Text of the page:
In the mid-1990s, the company attempted to move out of small components and into more mainstream consumer markets, focusing on marketing wireless phones. This placed the chain, long accustomed to charging wide margins on specialized products not readily available from other local retailers, into direct competition against vendors such as Best Buy and Walmart.
In May 2000, the company dropped the Tandy name altogether, becoming RadioShack Corporation. The leather operating assets were sold to The Leather Factory on November 30, 2000; that business remains profitable.
House brands Realistic and Optimus were discontinued. In 1999 the company agreed to carry RCA products in a five-year agreement for a "RCA Digital Entertainment Center" store-within-a-store. When the RCA contract ended, RadioShack introduced its own Presidian and Accurian brands, reviving the Optimus brand in 2005 for some low-end products. Enercell, a house brand for dry cell batteries, remained in use until approximately 2014.
Most of the RadioShack house brands had been dropped when Tandy divested its manufacturing facilities in the early 1990s; the original list included: Realistic (stereo, hi-fi and radio), Archer (antenna rotors and boosters), Micronta (test equipment), Tandy (computers), TRS-80 (proprietary computer), ScienceFair (kits), DuoFone (landline telephony), Concertmate (music synthesizer), Enercell (cells and batteries), Road Patrol (radar detectors, bicycle radios), Patrolman (Realistic radio scanner), Deskmate (software), KitchenMate, Stereo Shack, Mach One, Supertape (recording tape), Optimus (speakers and turntables), Flavoradio (pocket AM radios in various colours), Weatheradio, Portavision (small televisions) and Minimus (speakers).
In 2000, RadioShack was one of multiple backers of the CueCat barcode reader, a marketing failure. It had invested $35 million in the company, included the barcodes in its catalogs and distributed CueCat devices to customers at no charge.
The last annual RadioShack printed catalogs were distributed to the public in 2003.
Until 2004, RadioShack routinely asked for the name and address of purchasers so they could be added to mailing lists. Name and mailing address were requested for special orders (RadioShack Unlimited parts and accessories, Direc2U items not stocked locally), returns, check payments, RadioShack Answers Plus credit card applications, service plan purchases and carrier activations of cellular telephones.
On December 20, 2005, RadioShack announced the sale of its newly-built riverfront Fort Worth, Texas headquarters building to German-based KanAm Grund; the property was leased back to RadioShack for 20 years. In 2008, RadioShack assigned this lease to the Tarrant County College District (TCC), remaining in 400,000 square feet of the space as its headquarters.
In 2005, RadioShack parted with Verizon for a 10-year agreement with Cingular and an 11-year agreement with Sprint. In July 2011, RadioShack ended its wireless partnership with T-Mobile, replacing it with the "Verizon Wireless Store" within a store.
RadioShack had not made products under the Realistic name since the early 1990s. Support for many of Radio Shack's traditional product lines, including amateur radio, had ended by 2006. A handful of small-town franchise dealers used their ability to carry non-RadioShack merchandise to bring in parts from outside sources, but these represented a minority.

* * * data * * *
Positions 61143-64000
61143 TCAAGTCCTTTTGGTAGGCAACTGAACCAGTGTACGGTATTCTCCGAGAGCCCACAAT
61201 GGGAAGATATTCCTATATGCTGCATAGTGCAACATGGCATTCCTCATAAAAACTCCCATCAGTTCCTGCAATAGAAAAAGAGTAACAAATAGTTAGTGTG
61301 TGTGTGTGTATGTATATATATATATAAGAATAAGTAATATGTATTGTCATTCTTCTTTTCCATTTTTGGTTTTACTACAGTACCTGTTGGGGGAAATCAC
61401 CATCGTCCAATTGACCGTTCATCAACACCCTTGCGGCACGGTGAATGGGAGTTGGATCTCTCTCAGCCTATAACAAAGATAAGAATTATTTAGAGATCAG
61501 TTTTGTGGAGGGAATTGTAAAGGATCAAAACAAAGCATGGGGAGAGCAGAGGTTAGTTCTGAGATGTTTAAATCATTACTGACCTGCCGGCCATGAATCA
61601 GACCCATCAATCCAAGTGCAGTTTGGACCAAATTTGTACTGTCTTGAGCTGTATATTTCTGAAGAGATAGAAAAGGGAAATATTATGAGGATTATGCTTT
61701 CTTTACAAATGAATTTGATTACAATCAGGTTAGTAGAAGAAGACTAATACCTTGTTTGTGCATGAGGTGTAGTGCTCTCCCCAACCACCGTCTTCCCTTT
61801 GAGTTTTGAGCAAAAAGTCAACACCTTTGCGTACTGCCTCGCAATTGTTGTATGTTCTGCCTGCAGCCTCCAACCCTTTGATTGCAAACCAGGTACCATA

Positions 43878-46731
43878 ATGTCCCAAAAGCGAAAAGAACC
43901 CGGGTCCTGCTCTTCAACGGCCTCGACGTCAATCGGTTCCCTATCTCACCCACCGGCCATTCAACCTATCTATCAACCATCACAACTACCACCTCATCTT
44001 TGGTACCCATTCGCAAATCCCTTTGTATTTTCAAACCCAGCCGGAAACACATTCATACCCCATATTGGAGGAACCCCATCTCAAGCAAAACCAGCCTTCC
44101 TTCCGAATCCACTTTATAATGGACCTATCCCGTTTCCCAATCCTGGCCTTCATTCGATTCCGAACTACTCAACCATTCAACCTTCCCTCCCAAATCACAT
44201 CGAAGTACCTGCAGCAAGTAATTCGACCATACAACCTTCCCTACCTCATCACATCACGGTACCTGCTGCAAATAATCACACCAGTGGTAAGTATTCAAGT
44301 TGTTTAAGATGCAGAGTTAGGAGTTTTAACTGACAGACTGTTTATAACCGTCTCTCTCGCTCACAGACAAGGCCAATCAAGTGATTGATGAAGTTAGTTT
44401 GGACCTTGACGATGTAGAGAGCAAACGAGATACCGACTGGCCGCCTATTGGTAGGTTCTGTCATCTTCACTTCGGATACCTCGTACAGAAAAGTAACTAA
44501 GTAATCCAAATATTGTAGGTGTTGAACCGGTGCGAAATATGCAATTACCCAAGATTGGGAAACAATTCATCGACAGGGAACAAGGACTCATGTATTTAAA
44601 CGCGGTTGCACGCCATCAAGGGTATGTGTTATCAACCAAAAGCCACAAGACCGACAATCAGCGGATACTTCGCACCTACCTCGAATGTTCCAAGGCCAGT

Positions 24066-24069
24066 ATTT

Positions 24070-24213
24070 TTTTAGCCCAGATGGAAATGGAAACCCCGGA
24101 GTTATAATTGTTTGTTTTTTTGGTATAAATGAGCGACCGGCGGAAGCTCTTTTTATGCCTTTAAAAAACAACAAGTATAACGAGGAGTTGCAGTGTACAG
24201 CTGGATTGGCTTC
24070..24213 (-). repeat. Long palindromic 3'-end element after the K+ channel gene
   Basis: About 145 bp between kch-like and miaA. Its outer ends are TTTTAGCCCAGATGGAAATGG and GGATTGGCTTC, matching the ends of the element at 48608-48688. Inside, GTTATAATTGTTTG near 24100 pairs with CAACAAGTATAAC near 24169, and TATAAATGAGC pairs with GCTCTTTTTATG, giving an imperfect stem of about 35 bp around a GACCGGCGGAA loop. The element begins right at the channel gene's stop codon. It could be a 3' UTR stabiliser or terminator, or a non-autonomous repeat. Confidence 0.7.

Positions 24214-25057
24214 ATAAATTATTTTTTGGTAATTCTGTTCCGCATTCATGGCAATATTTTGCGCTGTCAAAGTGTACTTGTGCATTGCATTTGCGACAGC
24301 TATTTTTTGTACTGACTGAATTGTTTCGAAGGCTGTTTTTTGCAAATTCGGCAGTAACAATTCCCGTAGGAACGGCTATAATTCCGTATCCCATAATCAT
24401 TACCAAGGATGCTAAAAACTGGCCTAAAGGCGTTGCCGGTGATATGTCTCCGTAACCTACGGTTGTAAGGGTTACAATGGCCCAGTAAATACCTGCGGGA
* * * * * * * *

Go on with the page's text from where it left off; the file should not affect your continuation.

In mid-December 2008, RadioShack opened three concept stores under the name "PointMobl" to sell wireless phones and service, netbooks, iPod and GPS navigation devices. The three Texas stores (Dallas, Highland Village and Allen) were furnished with white fixtures like those in the remodelled wireless departments of individual RadioShack stores, but there was no communicated relationship to RadioShack itself. Had the test proved successful, RadioShack could have moved to convert existing RadioShack locations into PointMobl stores in certain markets.
While some PointMobl products, such as car power adapters and phone cases, were (and still are) carried as store-brand products in RadioShack stores, the stand-alone PointMobl stores were closed and the concept abandoned in March 2011.
In August 2009, RadioShack rebranded itself as "The Shack". The campaign increased sales of mobile products, but at the expense of its core components business.
RadioShack aggressively promoted Dish Network subscriptions.
In November 2012, RadioShack introduced Amazon Locker parcel pick-up services at its stores, only to dump the program in September 2013. In 2013 the chain made token attempts to regain the do it yourself market, including a new "Do It Together" slogan.
Long-time staff observed a slow and gradual shift away from electronic parts and customer service and toward promotion of wireless sales and add-ons; the pressure to sell gradually increased, while the focus on training and product knowledge decreased. Morale was abysmal; longtime employees who were paid bonus and retirement in stock options saw the value of these instruments fade away.
In 1998, RadioShack called itself the single largest seller of consumer telecommunications products in the world; its stock reached its peak a year later.
InterTAN, a former Tandy subsidiary, sold the Tandy UK stores in 1999 and the Australian stores in 2001. InterTAN was sold (with its Canadian stores) to rival Circuit City in 2004. The RadioShack brand remained in use in the United States, but the 21st century proved a period of long decline for the chain, which was slow to respond to key trends—ranging from e-commerce and the entry of competitors like Best Buy and Amazon.com to the resurgence of the maker movement.